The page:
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Volumen 9. Number 2. Year 2011.

2019-11-06T22:56:10+02:00October 26th, 2019|Volumen 9. Number 2. Year 2011.|

VOLUME 9. NUMBER 2. 2011

The Likely Accumulators of Bones: Five Cape Porcupine Den Assemblages and the Role of Porcupines in the Post-Member 6 Infill at Sterkfontein, South Africa.

Hannah J. O’Regan, Kathleen Kuman, Ronald J. Clarke.

Keywords: HYSTRIX AFRICAEAUSTRALIS, GNAWING, BONE MODIFICATION, ACCUMULATION

[+info] VOLUME 9. NUMBERS 2. 2011 (1 issue)

The Cape porcupine, Hystrix africaeaustralis, is an acknowledged accumulator of bones in southern Africa. Here we examine porcupine accumulated material from five localities in the Kgalagadi Transfrontier Park, including a re-analysis of the Nossob lair published by Brain (1981). These results are then compared to a Mid-Late Pleistocene assemblage (L/63) from Post-Member 6 at Sterkfontein. The taphonomic analyses indicate that porcupines are indiscriminate collectors of bones and other items. Unlike many other vertebrate bone accumulators porcupines do not appear to have a collection size bias, as the species represented in the assemblages range in body mass from >0.14kg to <940kg. Not all bones collected had been gnawed, and we propose a threshold of >60% gnawed bones is needed to establish that material has been collected by Cape porcupines rather than as a result of a number of other sources. Of the macrovertebrate component of the L/63 fossil assemblage, only 149 specimens exhibited porcupine gnawing (11%), while that number rose to 263 (6.97%) of the total NISP and fragment count (n= 3775). This is well below the threshold proposed in this analysis and in the published literature, indicating that porcupines are unlikely to have been a primary contributor to the L/63 assemblage. The possible role of porcupines in creating and maintaining mosaic environments through their foraging activities is also discussed.

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The Functioning of a Natural Faunal Trap in a Semi-Arid Environment: Preliminary Investigations of WZM-1, a Limestone Sinkhole Site Near Wadi Zarqa Ma’in, Hashemite Kingdom of Jordan.

James T. Pokines, April Nowell, Michael S. Bisson, Carlos E. Cordova, Christopher J. H. Ames.

Keywords: WADI ZARQA MA’IN 1, SINKHOLE, FAUNAL TRAP, BARN OWL, TYTO ALBA, JORDAN, TAPHONOMY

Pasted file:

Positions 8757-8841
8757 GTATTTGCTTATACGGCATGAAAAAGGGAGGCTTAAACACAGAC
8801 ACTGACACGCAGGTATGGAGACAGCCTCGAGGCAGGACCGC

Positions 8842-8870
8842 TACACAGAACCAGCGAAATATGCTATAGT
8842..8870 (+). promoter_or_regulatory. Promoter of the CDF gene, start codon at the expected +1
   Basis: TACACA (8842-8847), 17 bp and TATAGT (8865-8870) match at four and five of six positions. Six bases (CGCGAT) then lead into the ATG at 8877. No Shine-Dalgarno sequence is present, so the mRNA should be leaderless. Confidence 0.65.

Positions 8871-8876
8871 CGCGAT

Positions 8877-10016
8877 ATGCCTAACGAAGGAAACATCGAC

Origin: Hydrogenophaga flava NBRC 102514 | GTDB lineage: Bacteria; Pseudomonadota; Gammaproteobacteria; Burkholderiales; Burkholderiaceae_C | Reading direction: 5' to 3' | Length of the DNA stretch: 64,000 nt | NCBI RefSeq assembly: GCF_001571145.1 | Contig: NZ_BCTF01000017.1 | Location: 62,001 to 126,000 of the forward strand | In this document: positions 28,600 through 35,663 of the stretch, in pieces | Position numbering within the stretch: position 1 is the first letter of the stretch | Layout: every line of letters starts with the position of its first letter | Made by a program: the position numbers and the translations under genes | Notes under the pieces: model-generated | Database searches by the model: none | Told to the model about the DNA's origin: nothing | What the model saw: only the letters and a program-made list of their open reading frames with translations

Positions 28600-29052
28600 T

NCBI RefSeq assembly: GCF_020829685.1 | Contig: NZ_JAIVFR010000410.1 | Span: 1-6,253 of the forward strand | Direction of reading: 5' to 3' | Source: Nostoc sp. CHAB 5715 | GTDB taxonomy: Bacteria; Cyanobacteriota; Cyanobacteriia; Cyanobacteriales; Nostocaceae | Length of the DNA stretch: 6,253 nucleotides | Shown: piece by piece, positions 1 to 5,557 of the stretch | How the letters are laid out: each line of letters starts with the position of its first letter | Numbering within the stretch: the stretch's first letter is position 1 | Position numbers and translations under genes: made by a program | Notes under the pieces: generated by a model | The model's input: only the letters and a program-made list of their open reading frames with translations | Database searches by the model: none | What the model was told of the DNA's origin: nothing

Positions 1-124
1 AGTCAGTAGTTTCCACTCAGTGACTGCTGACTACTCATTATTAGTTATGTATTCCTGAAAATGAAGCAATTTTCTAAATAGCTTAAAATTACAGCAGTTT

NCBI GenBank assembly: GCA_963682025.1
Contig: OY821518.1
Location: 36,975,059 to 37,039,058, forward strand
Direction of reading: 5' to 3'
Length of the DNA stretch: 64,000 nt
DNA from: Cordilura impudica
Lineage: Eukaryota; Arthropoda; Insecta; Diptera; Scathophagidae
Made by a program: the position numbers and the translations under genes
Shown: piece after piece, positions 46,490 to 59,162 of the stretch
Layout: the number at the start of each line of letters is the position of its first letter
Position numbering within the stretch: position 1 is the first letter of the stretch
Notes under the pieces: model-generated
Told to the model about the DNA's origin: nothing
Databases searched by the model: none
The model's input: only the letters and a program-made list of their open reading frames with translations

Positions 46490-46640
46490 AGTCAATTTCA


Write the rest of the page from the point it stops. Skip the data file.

[+info] VOLUME 9. NUMBERS 2. 2011 (2 issue)

Preliminary taphonomic investigations were carried out at the site of Wadi Zarqa Ma'in 1 (WZM-1), at 31o37'N, 35o43'E, approximately 730 m above mean sea level and 10 km south-southwest of Madaba, Hashemite Kingdom of Jordan. This large, open sinkhole is a natural faunal trap and raptor roosting site, accumulating significant faunal remains within deposits likely reaching well into the Pleistocene. The Minimum Number of Individuals (MNI) of identified megafauna and microfauna totals 629, with a minimum of 30 taxa represented. Nine actual or potential vectors of faunal introduction were identified, including prey of roosting raptors, natural mortality of sinkhole inhabitants, accidental falling, and deliberate introduction of dead animals by humans. Roosting raptors include barn owl (Tyto alba), the prey remains of which yielded the majority of the species diversity and total MNI. This site offers a unique opportunity to collect data on the on-going function of a prolific faunal trap in a semi-arid Near East environment, and multiple significant taphonomic considerations can be drawn from it for the analysis of both its own deposits and those of similar karst features.

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Taphonomy of Bones from Baboons Killed and Eaten by Wild Leopards in Mapungubwe National Park, South Africa.

Travis Rayne Pickering, Jason L. Heaton, Sarah E. Zwodeski, Kathleen Kuman.

Keywords: FELID PREDATION, PRIMATE MORTALITY, SKELETAL PART REPRESENTATION, BONE SURFACE MODIFICATIONS, SWARTKRANS CAVE

[+info] VOLUME 9. NUMBERS 2. 2011 (3 issue)

Taphonomic data are presented for a bone assemblage composed of the remains of seven baboons killed and eaten by wild leopards in Mapungubwe National Park (South Africa). Mortality and sex distributions of the sample meet theoretical expectations of a leopard-produced assemblage and skeletal part patterning, as well as gross patterns of bone modification, match conditions of other leopard-derived faunas composed of small- and medium-size prey, but bone surface damage is much more intensive than previously documented in collections produced by leopards. These data are analyzed comparatively and their paleoanthropological relevance for the interpretation of important fossil primate faunas, such as those from Swartkrans Cave (South Africa), is discussed.

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The Taphonomist´s Corner: Bone surface marks: beyond inferences of carcass consumption?

Travis R. Pickering, Jason L. Heaton, Colin Menter.

Keywords